Invasive species are alien species capable of propagating themselves in non-native environments. Once they are established in such non-native environments, they become very difficult to eradicate and costly to control. Examples of invasive species include the Eurasian Watermilfoil, Brook Trout fish, Cane toad, zebra mussel, Lanternfly etc. Research done by Seebens et al.  in 2017 revealed that, the rate of introduction of alien species continues to rise unchecked. Often, control methods are dependent on chemical treatments which are detrimental to the ecosystem. There are also biocontrol methods which involves the introduction of natural enemies to predate and compete with the invasive species. Other biocontrol strategies involve disrupting the mating system of these invasive species. An example of such strategy is the Trojan Y Chromosome (TYC) eradication strategy currently being implemented, in Idaho State, skews the sex ratio of these species towards males. Therefore, invasive species control is of essence in ecology and viable strategies to curb their spread will have economic and societal value.
This project will begin with identifying and understanding how some invasive species spread uncontrollably and what control methods are currently being implemented to curb their invasion. Upon gaining understanding, we will study some already existing models for invasive species control. Later, we will focus on developing mathematical models with optimal bio-control strategies to achieve faster eradication of the invasive species.
The project also involves learning how to carry out a dynamical system analysis of our developed model and numerical simulations to validate each theoretical result obtained. In all, students will be introduced to the fundamentals of population modeling, analysis and writing of simple algorithms for the dynamics of a single specie population and later, an extension to multi-level food chains. We will also extend the model to include spatial effects where we can study the possible occurrence of Turing patterns. These patterns provide useful information to stakeholders in adopting efficient management strategies for invasive species control. Above all, the direction of this project is flexible and can take a detour when interesting and great ideas pop up.
Interested students will be introduced to the relevant concepts in Differential Equations and Linear Algebra. Student should at least have taken Calculus I. Programming skills in Matlab/Python/Mathematica/R is desirable but not required. Students will learn on the job.
 Seebens, Hanno, et al. “No saturation in the accumulation of alien species worldwide.” Nature communications 8.1 (2017): 1-9.
How to Apply
Wind farms produce renewable energy, but there is still a cost to the environment. Birds and bats are known to collide with operating wind turbines, resulting in their injury and death. However, given the finite nature of many other sources of energy, and the associated negative impacts on the environment, there is a need to balance the development of renewable energy sources against the potential cost to wildlife. Of particular concern are eagle collisions with wind turbines, as these birds are protected by US law and have proven to be particularly vulnerable to collisions. In response to this concern, the US Fish and Wildlife Service has created the Eagle Permit Rule, which is intended to help balance eagle conservation and wind energy development. We will use statistical models to aid the US Fish and Wildlife Service in the further development and implementation of the Eagle Permit Rule.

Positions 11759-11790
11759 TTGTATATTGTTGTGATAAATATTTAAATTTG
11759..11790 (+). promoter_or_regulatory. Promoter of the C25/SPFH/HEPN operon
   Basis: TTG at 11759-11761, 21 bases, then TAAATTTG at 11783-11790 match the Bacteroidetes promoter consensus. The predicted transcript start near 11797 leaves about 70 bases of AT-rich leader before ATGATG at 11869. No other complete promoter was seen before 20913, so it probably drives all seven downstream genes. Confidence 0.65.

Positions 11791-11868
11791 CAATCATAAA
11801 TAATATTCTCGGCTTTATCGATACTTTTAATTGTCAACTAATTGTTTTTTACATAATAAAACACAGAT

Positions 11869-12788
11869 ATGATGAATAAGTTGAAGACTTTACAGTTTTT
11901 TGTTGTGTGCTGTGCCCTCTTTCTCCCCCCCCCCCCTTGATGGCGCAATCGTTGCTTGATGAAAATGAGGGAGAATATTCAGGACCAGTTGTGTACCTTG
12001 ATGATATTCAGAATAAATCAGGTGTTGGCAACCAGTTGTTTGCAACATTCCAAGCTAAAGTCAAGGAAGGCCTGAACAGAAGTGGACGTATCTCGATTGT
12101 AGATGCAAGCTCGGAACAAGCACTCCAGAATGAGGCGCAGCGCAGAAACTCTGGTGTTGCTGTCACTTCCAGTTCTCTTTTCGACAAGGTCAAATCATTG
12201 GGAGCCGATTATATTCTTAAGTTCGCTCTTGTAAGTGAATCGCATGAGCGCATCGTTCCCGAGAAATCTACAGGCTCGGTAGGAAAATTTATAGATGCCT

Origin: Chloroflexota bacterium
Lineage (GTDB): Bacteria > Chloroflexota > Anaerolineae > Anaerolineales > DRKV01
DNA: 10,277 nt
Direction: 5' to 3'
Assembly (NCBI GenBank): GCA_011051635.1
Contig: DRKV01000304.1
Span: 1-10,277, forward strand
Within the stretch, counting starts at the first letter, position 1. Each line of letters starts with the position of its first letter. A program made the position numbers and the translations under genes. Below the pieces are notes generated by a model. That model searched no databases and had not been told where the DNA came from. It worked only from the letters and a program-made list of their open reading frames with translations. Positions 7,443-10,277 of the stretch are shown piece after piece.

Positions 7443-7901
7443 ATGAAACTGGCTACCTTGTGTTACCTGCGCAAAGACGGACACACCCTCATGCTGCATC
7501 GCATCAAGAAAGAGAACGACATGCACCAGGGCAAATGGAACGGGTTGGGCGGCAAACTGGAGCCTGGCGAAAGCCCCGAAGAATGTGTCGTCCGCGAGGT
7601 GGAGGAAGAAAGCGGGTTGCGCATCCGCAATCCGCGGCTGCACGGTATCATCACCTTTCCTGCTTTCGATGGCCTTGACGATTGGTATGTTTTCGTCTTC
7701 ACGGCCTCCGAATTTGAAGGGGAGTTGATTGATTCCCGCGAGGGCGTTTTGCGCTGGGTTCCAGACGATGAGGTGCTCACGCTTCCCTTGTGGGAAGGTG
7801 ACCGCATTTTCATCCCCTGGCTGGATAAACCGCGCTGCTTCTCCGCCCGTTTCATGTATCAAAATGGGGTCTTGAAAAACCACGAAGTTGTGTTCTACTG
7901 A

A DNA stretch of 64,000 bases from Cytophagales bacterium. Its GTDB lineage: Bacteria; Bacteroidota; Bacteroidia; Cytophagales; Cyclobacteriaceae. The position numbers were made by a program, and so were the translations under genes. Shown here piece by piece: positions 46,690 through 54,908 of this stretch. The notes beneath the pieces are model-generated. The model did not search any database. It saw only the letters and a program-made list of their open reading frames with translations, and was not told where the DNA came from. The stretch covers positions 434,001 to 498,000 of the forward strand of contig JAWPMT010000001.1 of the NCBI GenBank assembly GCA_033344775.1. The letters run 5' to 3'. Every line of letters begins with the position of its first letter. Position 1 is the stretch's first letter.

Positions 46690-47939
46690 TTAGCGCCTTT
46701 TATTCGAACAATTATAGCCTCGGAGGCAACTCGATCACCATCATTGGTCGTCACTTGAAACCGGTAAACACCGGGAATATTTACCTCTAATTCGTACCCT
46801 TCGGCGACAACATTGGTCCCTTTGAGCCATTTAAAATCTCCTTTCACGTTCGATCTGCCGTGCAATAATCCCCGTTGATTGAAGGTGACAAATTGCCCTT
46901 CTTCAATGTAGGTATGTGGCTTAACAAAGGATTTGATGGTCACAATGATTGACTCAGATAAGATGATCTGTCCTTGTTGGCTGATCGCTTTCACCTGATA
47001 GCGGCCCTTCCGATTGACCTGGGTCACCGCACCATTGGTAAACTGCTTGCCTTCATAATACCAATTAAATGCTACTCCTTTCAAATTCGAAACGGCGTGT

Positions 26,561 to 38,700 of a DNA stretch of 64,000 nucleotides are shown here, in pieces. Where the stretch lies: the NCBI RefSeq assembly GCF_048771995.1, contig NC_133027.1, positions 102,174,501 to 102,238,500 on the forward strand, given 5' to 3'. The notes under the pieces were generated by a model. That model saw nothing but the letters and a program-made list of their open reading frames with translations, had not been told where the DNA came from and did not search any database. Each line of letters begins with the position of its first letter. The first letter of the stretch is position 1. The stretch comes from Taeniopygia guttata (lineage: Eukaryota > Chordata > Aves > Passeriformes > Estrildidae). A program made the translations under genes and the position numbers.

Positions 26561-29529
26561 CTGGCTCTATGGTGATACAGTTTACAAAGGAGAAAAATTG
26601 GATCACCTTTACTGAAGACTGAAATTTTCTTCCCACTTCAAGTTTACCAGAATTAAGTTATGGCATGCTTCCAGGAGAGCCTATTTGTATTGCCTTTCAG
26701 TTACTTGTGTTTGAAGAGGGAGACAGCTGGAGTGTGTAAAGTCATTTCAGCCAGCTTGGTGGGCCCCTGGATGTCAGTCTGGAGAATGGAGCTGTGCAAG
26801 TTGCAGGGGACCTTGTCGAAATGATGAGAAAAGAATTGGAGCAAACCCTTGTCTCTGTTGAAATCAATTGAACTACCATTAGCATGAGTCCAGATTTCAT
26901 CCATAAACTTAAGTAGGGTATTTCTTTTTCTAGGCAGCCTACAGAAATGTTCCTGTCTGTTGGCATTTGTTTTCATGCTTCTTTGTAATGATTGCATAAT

The project will mainly focus on developing statistical models to understand the distribution of golden and bald eagles across the continental United States. Not only do we want to know where the birds can be found, but also how much time they spend there. Knowledge of how much time the eagles spend in a particular part of the landscape can help us understand the birds’ exposure to any wind farms built in that location. We will investigate whether data sets reporting the relative abundance of eagles can be combined with data sets on eagle use of an area to create maps of eagle exposure that can inform the Eagle Permit Rule. Relative abundance is a measure of how common (or rare) a species is in relation to other species in a defined area. Relative abundance can be used to give a broad picture of where eagles can be found on the landscape, but doesn’t provide enough detail to inform the Eagle Permit Rule directly. The project will begin by introducing students to the basics of spatial modeling, and the application of these methods to the two data sets individually. We will then build up to the use of more complex methods, such as species distribution modelling. The ultimate aim is to combine the two data sets in one analysis to improve our ability to map eagle exposure to wind farms on the landscape. We will work directly with individuals in the US Fish and Wildlife Service to build the model and implement it within the Eagle Permit Rule.
Interested students will be introduced to the relevant concepts of spatial modelling. Students should have at least two semesters of statistics. Programming in R is desired but not required, as students will be provided with training as part of the project.
How to Apply